With the new energy labels coming into force in 2021, the European Union has launched a new directive for the eco-design of household appliances, which, among other things, introduces maximum consumption limits. For televisions according to the regulation currently in force From March 1, 2023, an adjustment will automatically come into effect that will further reduce the maximum consumption for TV models sold within the European Union. Not only that, some categories that were exempt from the consumption restrictions, in particular, televisions with a resolution higher than 4K and televisions in MicroLED technology will be subject to the same roofs at the maximum absorbed power of all other products. This poses a serious problem, especially for 8K resolution TVs, given that today’s models also consume more than double the new limits.
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Living in Europe is difficult for the 8K
The alert comes from the 8K Association, whose members include brands such as Amazon, Google, Panasonic, TCL and Samsung. In a lengthy post, the association explains how the drafting of the legislation did not take sufficient account of the technical aspects surrounding 8K screens and emerging technologies such as MicroLEDs, and these categories were subject to limitations due to established technologies on the market drafting the regulation, mainly with 4K -Resolution. Due to the higher pixel density of 8K screens, the power requirements for driving the panels (both LCD and OLED for other reasons) and for the more powerful processors that are required for the higher resolution are increasing.
More specifically, from March 1, 2023, the maximum limit of the energy efficiency index, the data used to calculate the energy class to which the device belongs, will be lowered. The maximum index ranges from the current value of 1.1 for displays with a resolution of up to 4K to 0.9 for all display categories, also for screens with a higher resolution than 4K and regardless of the display technology. The energy efficiency index used to calculate the energy class is a function of the surface area of the television screen and the power consumed when playing non-HDR content, measured according to a specific method using the television’s factory settings, if available, until the television is switched on for the first time .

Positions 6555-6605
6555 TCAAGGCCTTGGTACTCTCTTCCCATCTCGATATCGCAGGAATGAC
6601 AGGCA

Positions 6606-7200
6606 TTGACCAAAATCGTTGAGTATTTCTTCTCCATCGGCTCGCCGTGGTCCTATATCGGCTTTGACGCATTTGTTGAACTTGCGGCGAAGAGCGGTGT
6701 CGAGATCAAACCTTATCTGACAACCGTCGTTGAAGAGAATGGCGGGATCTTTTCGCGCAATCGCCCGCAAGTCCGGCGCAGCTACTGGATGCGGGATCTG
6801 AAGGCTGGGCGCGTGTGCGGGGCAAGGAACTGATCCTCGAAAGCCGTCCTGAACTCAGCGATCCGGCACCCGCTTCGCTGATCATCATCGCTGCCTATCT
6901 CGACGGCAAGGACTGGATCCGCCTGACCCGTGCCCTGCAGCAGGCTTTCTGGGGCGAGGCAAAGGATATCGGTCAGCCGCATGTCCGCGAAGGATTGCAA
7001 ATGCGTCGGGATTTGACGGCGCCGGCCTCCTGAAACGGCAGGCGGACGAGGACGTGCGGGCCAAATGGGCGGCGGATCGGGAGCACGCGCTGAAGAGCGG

Applying the new limit of 0.9 for the IEE, the maximum power consumption of a 65-inch TV must be 116 watts under the terms of the energy certification. If we take an 8K television like the 65-inch Samsung Neo QLED QN800BT, the energy label shows a reference output of 248 watts: With all the improvements that are possible from year to year, Thinking more than halving consumption is pure utopia. Another example: LG’s 77-inch 8K OLED Z2 series has a stated consumption of 248 watts – the 151 watt cap applies in March.
Europe has until Christmas to make corrections
The EU Commission Regulation 2019/2021 provides for the possibility of the European Commission reviewing the regulation.in the light of technological advances“. The deadline for revising the law is December 25, 2022. The first point of verification concerns the verification of the “need to update the definitions or the scope of the regulation“, which could offer a loophole, especially for categories that were actually exempt from the maximum consumption limit. However, according to the 8K Association, the revision of the Ecodesign Regulation is not on the Commission’s agenda at the moment. European.
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However, not only 8K televisions are at riskwhich still represent a niche in the market today, or MicroLEDs, which are still a long way from that, but are limited in several televisions today, but which will be above the critical threshold from next year. MiniLEDs in particular will have problems with the new limit values. A TV like TCL’s top-of-the-range 75-inch MiniLED C935 series, drawing 170 watts, would already be out (it should be drawing 145). The same would apply to the Samsung Q95B series 4K TV with 93 watts on the label for the 55-inch cutout (the new limit is 88 watts). When the new limits come into effect The only loophole for businesses is to tweak the default settings very aggressively to keep consumption to a minimum, with the result that home users find TVs much dimmer than expected unless they go out and change the default picture settings (which most consumers don’t). Because that is exactly the purpose of the European Union legislation, which aims to reduce the consumption of European televisions by 39 terawatt hours per year by 2030.
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